The fear is that the recent boost provided by a weaker yen under Mr Abe’s economic reform drive could encourage others to put the brakes on restructuring as they see the value of their foreign earnings increase.

“Seven out of 10 managements say this is good, why don’t we wait and see what happens, we can restructure another day,” says one investor. “So there is a risk.”

Yet there are also signs that Japanese boards are starting to overcome their aversion to reorganisation.

Panasonic recently sold the bulk of its healthcare business – a non-core, albeit profitable business that makes blood-sugar monitoring equipment for diabetics and electronic medical record-keeping systems – to private equity group KKR.

However, the ties proved hard to cut, with the group still retaining a 20 per cent stake in the business. The group also announced earlier this year that it would stop making smartphones but remains wedded to producing basic mobile phones.

Hisao Tanaka, Toshiba’s new chief executive, singled out data storage and healthcare as the most promising growth areas for the group earlier this year. Camcorders were at the bottom of the pile.

“They’re finally making all the difficult choices,” Mr Newman says.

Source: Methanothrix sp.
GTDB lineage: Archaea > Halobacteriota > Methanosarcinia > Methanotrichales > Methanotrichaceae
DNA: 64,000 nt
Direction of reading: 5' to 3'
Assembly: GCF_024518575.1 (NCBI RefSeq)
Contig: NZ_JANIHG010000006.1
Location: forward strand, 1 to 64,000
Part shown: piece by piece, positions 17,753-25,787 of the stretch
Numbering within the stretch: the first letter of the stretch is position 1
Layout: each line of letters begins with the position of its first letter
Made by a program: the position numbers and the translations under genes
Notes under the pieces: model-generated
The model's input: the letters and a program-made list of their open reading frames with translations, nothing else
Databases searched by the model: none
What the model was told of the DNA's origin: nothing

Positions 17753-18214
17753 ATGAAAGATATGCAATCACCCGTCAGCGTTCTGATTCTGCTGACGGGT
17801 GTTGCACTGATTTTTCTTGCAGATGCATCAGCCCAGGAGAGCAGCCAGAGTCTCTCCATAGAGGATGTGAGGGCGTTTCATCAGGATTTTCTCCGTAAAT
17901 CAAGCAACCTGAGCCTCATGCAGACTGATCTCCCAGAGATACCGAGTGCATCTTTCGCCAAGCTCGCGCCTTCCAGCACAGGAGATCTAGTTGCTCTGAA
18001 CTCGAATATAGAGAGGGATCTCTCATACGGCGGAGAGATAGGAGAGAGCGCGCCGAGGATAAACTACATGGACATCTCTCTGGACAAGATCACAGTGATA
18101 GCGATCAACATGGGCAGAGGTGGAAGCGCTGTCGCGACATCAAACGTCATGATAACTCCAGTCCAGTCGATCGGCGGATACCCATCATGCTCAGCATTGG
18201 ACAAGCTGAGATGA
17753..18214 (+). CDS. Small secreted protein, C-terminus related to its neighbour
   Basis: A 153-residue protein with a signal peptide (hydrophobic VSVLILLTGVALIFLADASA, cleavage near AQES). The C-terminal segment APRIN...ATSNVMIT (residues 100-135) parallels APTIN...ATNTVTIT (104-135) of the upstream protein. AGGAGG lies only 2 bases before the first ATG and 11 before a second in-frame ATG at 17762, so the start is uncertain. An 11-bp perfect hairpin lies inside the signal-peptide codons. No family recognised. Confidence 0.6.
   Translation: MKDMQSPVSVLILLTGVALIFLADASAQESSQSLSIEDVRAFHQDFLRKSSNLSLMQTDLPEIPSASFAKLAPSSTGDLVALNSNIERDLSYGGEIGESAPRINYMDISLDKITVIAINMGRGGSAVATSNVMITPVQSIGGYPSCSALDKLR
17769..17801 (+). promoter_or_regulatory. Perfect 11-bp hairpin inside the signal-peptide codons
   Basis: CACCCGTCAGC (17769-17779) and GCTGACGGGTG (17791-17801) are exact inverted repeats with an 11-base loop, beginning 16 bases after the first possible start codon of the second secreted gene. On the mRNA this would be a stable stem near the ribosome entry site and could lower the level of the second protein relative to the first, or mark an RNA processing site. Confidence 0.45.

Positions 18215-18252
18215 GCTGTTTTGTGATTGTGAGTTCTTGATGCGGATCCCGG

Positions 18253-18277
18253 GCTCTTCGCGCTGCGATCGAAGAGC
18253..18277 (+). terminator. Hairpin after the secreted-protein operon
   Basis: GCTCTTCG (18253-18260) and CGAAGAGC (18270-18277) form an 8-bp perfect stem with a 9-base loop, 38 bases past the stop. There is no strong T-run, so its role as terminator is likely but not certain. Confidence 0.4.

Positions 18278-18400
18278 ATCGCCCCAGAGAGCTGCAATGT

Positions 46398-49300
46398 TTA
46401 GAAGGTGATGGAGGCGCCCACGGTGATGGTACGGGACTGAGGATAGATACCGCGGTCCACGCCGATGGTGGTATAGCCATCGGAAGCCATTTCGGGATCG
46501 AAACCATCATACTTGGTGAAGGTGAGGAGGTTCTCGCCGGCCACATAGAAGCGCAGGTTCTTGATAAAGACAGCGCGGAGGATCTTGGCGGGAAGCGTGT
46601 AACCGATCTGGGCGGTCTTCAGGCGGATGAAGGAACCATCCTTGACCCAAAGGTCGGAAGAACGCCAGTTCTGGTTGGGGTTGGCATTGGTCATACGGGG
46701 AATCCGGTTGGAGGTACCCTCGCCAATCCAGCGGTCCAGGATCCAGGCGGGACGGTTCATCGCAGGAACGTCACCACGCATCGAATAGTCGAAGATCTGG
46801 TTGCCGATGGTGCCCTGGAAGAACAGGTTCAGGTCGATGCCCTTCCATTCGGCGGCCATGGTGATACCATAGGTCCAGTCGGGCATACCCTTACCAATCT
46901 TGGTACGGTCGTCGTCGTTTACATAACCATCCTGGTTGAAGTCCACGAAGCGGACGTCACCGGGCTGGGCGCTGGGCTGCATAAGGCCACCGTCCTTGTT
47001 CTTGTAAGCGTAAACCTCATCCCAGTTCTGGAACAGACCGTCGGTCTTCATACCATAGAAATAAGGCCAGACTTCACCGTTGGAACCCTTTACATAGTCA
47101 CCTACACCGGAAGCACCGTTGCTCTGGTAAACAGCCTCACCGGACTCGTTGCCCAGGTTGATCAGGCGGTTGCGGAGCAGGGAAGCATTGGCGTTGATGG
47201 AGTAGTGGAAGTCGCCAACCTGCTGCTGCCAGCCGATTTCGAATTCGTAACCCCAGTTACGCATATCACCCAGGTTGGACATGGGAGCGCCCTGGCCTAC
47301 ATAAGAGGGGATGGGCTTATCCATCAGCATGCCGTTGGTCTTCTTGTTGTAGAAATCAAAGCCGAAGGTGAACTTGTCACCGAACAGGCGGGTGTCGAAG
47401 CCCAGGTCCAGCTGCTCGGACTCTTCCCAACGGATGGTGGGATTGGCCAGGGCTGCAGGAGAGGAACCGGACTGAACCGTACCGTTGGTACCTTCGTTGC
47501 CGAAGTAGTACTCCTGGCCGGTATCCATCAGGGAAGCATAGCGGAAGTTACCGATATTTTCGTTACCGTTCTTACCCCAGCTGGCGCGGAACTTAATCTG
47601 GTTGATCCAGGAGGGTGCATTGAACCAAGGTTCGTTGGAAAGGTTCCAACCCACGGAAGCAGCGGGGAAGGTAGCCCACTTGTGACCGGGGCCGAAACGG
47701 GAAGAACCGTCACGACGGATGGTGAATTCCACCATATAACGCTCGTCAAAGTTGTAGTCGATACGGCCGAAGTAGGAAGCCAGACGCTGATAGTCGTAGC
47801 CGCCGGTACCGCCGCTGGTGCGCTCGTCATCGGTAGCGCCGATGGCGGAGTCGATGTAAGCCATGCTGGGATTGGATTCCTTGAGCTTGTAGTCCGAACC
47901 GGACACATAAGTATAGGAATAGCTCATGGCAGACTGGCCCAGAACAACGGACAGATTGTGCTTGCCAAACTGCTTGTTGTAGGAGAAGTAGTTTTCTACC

About bambooinnovator
Kee Koon Boon (“KB”) is the co-founder and director of HERO Investment Management which provides specialized fund management and investment advisory services to the ARCHEA Asia HERO Innovators Fund (, the only Asian SMID-cap tech-focused fund in the industry. KB is an internationally featured investor rooted in the principles of value investing for over a decade as a fund manager and analyst in the Asian capital markets who started his career at a boutique hedge fund in Singapore where he was with the firm since 2002 and was also part of the core investment committee in significantly outperforming the index in the 10-year-plus-old flagship Asian fund. He was also the portfolio manager for Asia-Pacific equities at Korea’s largest mutual fund company. Prior to setting up the H.E.R.O. Innovators Fund, KB was the Chief Investment Officer & CEO of a Singapore Registered Fund Management Company (RFMC) where he is responsible for listed Asian equity investments. KB had taught accounting at the Singapore Management University (SMU) as a faculty member and also pioneered the 15-week course on Accounting Fraud in Asia as an official module at SMU. KB remains grateful and honored to be invited by Singapore’s financial regulator Monetary Authority of Singapore (MAS) to present to their top management team about implementing a world’s first fact-based forward-looking fraud detection framework to bring about benefits for the capital markets in Singapore and for the public and investment community. KB also served the community in sharing his insights in writing articles about value investing and corporate governance in the media that include Business Times, Straits Times, Jakarta Post, Manual of Ideas, Investopedia, TedXWallStreet. He had also presented in top investment, banking and finance conferences in America, Italy, Sydney, Cape Town, HK, China. He has trained CEOs, entrepreneurs, CFOs, management executives in business strategy & business model innovation in Singapore, HK and China.